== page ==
The Vanuatu government says it has received significant international aid in the wake of the devastation caused by Cyclone Ivy.
Job Esau, the general manager of the National Disaster Management office, says first assessments from a flight by a Royal New Zealand Airforce Orion, indicate that the central islands are the hardest hit.
Mr Esau says follow-up surveys will take place shortly and further requests for help could follow, but in the meantime, the international effort is meeting the need.
"Currently the Government of Vanuatu is happy with the level of support that is provided by the FRANZ partners: the French, Australia and New Zealand. This is just an initial step that we're taking at the moment, but we're happy with the level of support that they have provided so far."
Mr Esau says supplies will be delivered to the hard-hit central provinces by air as soon as the transportation is available.
New Zealand has given 50-thousand U.S. dollars toward cyclone relief and two Australian Hercules aircraft arrived today with emergency supplies, such as tarpaulins, water containers and water purification tablets.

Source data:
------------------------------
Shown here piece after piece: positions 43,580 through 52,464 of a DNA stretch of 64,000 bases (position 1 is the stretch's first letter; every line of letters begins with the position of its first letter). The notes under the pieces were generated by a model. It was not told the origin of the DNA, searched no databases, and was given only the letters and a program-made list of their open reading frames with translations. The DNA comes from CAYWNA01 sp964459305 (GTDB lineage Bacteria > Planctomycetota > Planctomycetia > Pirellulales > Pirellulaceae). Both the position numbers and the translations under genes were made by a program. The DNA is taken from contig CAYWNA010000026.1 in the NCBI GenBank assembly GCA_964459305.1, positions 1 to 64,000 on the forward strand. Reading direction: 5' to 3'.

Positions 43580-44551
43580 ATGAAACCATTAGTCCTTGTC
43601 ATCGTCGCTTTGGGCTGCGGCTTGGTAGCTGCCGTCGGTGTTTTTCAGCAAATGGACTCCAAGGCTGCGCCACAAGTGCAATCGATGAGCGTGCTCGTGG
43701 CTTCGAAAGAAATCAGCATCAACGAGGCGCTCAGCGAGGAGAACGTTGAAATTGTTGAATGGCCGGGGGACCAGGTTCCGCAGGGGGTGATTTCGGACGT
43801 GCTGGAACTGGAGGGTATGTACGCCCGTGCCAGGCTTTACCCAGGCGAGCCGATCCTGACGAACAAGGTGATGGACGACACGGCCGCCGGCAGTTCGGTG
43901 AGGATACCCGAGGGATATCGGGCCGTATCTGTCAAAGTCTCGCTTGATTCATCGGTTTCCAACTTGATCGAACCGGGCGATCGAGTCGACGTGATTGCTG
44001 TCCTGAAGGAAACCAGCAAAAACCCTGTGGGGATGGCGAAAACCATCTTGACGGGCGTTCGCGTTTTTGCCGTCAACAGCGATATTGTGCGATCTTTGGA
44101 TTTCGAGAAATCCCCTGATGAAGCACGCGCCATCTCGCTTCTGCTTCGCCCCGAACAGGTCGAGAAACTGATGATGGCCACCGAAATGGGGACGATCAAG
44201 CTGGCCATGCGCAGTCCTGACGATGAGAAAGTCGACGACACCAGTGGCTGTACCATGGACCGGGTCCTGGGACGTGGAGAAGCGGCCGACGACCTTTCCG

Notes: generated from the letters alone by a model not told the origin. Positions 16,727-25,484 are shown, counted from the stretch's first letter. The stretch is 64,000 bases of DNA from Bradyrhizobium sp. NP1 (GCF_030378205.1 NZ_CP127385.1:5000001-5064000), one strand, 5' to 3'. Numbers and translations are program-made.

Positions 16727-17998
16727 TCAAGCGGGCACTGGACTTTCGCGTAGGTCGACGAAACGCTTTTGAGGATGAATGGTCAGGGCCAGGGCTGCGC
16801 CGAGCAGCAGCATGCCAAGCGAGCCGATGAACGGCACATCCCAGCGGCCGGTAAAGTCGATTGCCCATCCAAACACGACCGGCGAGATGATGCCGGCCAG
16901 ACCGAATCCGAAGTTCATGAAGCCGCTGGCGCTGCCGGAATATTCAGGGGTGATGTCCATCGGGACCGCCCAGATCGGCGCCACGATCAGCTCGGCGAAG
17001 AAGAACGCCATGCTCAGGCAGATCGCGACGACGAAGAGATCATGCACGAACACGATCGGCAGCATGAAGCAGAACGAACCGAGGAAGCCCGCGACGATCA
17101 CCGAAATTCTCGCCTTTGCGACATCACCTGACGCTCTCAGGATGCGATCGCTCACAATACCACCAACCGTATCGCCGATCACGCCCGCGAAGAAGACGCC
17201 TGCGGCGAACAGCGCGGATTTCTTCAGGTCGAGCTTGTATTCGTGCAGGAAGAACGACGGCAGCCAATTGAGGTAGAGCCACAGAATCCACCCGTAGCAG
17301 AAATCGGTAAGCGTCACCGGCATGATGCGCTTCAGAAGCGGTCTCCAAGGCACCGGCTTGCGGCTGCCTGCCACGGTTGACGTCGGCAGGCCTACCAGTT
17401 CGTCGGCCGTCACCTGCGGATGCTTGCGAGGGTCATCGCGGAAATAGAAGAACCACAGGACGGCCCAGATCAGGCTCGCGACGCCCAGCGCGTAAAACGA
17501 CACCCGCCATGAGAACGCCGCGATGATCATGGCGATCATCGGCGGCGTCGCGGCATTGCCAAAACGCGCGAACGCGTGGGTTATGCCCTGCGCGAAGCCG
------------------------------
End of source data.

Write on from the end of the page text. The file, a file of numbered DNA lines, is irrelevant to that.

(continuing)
United Nations' experts from Tonga, Fiji, Cook Islands, Solomon Islands and Australia are to arrive in Vanuatu today.
Bryan Smythe, New Zealand's High Commissioner in Port Vila, says the areas most affected are the islands of Paama, Epi, Ambrym, the eastern coast of Malekula and the northern tips of Ambae and Maewo.
Mr Smythe says the first priority is providing shelter for many among the 24,000 inhabitants of the central islands who have had their houses destroyed.
Many of the traditional houses have been destroyed completely in those most affected areas - seventy to ninety percent of houses in some of the villages. Some of the permanent houses have had their roofs lifted off, the crops are very seriously damaged, particularly those above the ground, and the impact of that will come in the weeks ahead.